Section summary

The threat of a Catholic absolute monarchy prompted not only the overthrow of James II but also the adoption of laws and policies that changed English government. The Glorious Revolution restored a Protestant monarchy and at the same time limited its power by means of the 1689 Bill of Rights. Those who lived through the events preserved the memory of the Glorious Revolution and the defense of liberty that it represented. Meanwhile, thinkers such as John Locke provided new models and inspirations for the evolving concept of government.

Questions & Answers

when did the most distinguished leaders meet
Osvaldo Reply
what is the main idea of the passage
The Reply
what major industries emerged in the decades after the Civil war
ComicHickory Reply
Does militia men still exist in U.S.A?
Shakeel Reply
To contrast the steamboat of the antebellum to today’s technology?
Nyrah Reply
contrast the steamboats of the antebellum years with technologies today.
Nyrah
I love reading books about history.
David
I reading what happened earlier so much
melanda
I meant I love to read a lot
melanda
omg I never noticed this until now.
sunny
what advantages did people in urban areas have over rural areas?
HAILEY Reply
what factors helped cause the dust bowl
HAILEY
They had easy availability of food water. They had more comfortable life style as compare to people in rural areas. Better education was at there disposal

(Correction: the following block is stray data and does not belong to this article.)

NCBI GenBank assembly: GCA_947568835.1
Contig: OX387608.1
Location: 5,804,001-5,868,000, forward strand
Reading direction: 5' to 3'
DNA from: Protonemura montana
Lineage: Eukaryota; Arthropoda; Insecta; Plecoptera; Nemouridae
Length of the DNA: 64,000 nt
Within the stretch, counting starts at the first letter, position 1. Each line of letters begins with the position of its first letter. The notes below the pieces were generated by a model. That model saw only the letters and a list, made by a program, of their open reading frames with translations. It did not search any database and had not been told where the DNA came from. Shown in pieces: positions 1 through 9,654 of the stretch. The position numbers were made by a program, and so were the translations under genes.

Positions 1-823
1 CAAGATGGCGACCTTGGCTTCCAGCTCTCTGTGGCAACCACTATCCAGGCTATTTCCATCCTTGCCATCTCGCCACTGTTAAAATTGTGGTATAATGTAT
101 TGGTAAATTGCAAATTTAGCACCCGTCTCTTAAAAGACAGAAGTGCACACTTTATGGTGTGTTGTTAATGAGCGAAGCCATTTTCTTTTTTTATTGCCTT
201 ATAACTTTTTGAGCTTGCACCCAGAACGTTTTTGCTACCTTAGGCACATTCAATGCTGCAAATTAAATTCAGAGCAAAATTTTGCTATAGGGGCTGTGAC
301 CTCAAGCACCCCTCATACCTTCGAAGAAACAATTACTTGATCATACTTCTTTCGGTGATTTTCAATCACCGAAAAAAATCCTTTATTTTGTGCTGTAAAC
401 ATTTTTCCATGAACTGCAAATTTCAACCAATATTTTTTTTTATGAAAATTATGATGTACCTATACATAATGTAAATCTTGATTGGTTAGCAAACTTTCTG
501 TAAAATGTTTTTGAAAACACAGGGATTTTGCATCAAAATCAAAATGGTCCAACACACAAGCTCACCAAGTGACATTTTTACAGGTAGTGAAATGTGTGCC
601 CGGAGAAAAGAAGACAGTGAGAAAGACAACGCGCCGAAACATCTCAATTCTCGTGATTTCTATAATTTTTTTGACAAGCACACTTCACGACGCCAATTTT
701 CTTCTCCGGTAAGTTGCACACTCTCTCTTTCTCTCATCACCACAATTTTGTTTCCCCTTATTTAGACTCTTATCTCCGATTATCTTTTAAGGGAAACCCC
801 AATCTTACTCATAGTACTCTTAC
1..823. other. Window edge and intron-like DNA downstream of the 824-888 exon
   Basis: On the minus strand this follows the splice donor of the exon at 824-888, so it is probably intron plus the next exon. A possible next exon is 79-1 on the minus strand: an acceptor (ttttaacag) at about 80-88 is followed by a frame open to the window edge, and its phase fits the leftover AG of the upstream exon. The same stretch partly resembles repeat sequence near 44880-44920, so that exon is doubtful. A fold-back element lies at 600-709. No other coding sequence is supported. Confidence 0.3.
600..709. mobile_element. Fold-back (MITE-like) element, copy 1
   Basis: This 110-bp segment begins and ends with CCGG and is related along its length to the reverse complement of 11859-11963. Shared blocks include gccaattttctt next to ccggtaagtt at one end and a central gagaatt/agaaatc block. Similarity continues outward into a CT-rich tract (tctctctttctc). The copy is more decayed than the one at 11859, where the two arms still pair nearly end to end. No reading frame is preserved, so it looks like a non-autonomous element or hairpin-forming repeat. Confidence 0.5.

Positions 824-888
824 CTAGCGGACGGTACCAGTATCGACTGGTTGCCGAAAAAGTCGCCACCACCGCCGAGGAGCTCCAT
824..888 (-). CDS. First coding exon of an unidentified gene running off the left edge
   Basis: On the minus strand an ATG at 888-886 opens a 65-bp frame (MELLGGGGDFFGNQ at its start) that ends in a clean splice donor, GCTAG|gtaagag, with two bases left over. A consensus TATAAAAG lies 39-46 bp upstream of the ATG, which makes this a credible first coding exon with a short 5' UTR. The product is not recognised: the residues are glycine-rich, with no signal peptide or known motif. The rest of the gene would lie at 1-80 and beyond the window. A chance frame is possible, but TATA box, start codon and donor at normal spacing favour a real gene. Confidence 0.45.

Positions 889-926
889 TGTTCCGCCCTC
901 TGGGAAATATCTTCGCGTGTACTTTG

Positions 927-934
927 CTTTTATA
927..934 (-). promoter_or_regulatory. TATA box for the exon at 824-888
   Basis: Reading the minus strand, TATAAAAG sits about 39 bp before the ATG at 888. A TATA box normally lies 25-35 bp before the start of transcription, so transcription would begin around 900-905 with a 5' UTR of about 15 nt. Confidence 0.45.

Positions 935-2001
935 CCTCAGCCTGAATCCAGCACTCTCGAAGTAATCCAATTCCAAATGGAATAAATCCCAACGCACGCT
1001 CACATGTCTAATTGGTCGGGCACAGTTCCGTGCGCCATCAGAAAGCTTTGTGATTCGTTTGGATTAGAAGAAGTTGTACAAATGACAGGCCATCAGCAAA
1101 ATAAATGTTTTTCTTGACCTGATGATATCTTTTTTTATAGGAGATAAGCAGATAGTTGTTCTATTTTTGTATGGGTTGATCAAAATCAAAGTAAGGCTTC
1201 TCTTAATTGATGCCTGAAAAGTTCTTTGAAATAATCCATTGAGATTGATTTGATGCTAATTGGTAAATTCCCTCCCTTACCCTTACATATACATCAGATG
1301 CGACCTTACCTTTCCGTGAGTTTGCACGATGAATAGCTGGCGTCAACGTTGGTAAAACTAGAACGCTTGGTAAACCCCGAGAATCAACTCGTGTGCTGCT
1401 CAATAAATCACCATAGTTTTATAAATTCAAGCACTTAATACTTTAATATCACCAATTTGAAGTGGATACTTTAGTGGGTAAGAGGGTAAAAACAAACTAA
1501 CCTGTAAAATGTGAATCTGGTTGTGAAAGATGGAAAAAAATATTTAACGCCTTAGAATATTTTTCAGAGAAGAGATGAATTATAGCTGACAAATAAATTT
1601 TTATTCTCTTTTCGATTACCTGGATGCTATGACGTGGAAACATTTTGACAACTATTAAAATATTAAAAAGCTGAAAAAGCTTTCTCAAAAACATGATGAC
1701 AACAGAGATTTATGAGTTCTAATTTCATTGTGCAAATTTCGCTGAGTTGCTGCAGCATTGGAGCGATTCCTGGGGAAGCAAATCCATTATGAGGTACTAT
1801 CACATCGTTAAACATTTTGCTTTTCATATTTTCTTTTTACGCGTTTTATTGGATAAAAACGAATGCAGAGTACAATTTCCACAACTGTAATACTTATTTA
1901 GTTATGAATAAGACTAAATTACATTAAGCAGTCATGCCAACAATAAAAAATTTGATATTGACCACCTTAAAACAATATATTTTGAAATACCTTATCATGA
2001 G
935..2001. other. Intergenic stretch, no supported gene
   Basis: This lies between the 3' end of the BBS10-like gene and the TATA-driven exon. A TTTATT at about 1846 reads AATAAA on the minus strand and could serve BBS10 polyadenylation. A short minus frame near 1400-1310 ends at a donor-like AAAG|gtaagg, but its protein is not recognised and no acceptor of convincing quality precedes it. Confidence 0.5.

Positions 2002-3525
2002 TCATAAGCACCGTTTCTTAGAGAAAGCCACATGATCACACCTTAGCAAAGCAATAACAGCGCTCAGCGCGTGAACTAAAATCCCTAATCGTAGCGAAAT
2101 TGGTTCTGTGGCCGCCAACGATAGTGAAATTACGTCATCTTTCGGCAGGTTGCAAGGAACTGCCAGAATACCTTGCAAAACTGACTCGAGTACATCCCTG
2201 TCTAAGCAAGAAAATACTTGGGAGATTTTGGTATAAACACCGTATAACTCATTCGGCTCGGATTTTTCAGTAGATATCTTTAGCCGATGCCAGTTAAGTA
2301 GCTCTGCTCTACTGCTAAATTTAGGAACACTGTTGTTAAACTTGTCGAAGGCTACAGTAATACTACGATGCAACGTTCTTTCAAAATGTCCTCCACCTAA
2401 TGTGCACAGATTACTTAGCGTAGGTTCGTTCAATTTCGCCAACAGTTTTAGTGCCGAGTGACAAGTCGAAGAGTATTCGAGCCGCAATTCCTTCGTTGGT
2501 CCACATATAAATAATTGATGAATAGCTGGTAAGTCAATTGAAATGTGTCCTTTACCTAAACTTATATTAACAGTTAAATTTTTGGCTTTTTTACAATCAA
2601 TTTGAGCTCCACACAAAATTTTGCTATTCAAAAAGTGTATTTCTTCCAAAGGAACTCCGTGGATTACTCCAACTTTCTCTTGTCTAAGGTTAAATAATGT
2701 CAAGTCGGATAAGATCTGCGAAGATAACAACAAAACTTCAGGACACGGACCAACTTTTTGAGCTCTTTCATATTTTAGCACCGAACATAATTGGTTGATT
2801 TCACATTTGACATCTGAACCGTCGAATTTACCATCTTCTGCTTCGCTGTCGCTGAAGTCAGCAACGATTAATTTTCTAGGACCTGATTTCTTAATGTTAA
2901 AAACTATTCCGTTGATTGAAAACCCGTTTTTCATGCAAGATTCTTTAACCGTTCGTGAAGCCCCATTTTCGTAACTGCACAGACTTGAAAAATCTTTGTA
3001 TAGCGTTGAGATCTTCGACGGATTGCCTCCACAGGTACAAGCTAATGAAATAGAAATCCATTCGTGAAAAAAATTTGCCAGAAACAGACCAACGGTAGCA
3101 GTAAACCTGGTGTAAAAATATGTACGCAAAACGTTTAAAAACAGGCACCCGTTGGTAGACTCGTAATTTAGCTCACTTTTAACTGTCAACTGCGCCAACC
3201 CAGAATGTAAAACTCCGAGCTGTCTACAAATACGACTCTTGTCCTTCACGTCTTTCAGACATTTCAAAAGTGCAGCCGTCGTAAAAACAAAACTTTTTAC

Shakeel
why did northerners lose thier resolve to pursue reconstruction
bambi Reply
what is taring and feathering?
Dominic Reply
Isnt there any laws in place for gun control?
Ryan Reply
How would you characterize the former president’s reaction? What do you think he means by writing that the Missouri Compromise line “is a reprieve only, not a final sentence”?
Tonda Reply
Compare and contrast the steamboats of the antebellum years with technologies today. In your estimation, what modern technology compares to steamboats in its transformative power?
Tonda Reply
airplanes to jets. Another would be electric trains.
Darren
I would say the Internal Combustion engine was as if not more transformative the the Steam power which it replaced. The ability of the Steamboat to rapidly move large amounts of goods through the water ways that weave there way from town to town increased our fledgling country's economy. I can draw direct coraleris with the National highway system built during the 1950's that were soon clogged with Transport trucks using I.C.E.
Pancho
what are the impact of the missionaries on indigenous knowledge of black communities
Don Reply
What were the initial issues that lead to the introduction of legislation
Benedicta Reply
what is the main title of franklin D roosevelt
Allan Reply
the president of the USA
Yangduk
who abolish slavery
ABDOURAHMAN Reply
Abraham Lincoln
Yangduk

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Source:  OpenStax, U.s. history. OpenStax CNX. Jan 12, 2015 Download for free at http://legacy.cnx.org/content/col11740/1.3